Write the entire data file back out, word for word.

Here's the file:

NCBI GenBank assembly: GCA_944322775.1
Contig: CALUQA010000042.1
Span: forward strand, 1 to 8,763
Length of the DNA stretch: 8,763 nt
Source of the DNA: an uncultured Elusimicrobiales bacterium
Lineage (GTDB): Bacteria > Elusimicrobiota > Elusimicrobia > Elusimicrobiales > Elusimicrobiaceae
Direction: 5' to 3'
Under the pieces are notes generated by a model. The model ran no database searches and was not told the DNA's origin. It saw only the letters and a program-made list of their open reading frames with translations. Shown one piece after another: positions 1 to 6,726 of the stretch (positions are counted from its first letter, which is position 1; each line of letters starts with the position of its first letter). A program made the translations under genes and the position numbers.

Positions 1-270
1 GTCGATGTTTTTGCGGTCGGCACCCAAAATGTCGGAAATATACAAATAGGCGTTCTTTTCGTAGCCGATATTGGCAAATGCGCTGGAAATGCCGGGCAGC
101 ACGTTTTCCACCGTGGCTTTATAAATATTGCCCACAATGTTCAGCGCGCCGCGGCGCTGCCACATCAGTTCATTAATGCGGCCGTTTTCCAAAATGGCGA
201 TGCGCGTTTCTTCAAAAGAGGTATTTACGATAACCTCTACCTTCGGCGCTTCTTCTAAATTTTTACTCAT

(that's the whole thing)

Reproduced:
NCBI GenBank assembly: GCA_944322775.1
Contig: CALUQA010000042.1
Span: forward strand, 1 to 8,763
Length of the DNA stretch: 8,763 nt
Source of the DNA: an uncultured Elusimicrobiales bacterium
Lineage (GTDB): Bacteria > Elusimicrobiota > Elusimicrobia > Elusimicrobiales > Elusimicrobiaceae
Direction: 5' to 3'
Under the pieces are notes generated by a model. The model ran no database searches and was not told the DNA's origin. It saw only the letters and a program-made list of their open reading frames with translations. Shown one piece after another: positions 1 to 6,726 of the stretch (positions are counted from its first letter, which is position 1; each line of letters starts with the position of its first letter). A program made the translations under genes and the position numbers.

Positions 1-270
1 GTCGATGTTTTTGCGGTCGGCACCCAAAATGTCGGAAATATACAAATAGGCGTTCTTTTCGTAGCCGATATTGGCAAATGCGCTGGAAATGCCGGGCAGC
101 ACGTTTTCCACCGTGGCTTTATAAATATTGCCCACAATGTTCAGCGCGCCGCGGCGCTGCCACATCAGTTCATTAATGCGGCCGTTTTCCAAAATGGCGA
201 TGCGCGTTTCTTCAAAAGAGGTATTTACGATAACCTCTACCTTCGGCGCTTCTTCTAAATTTTTACTCAT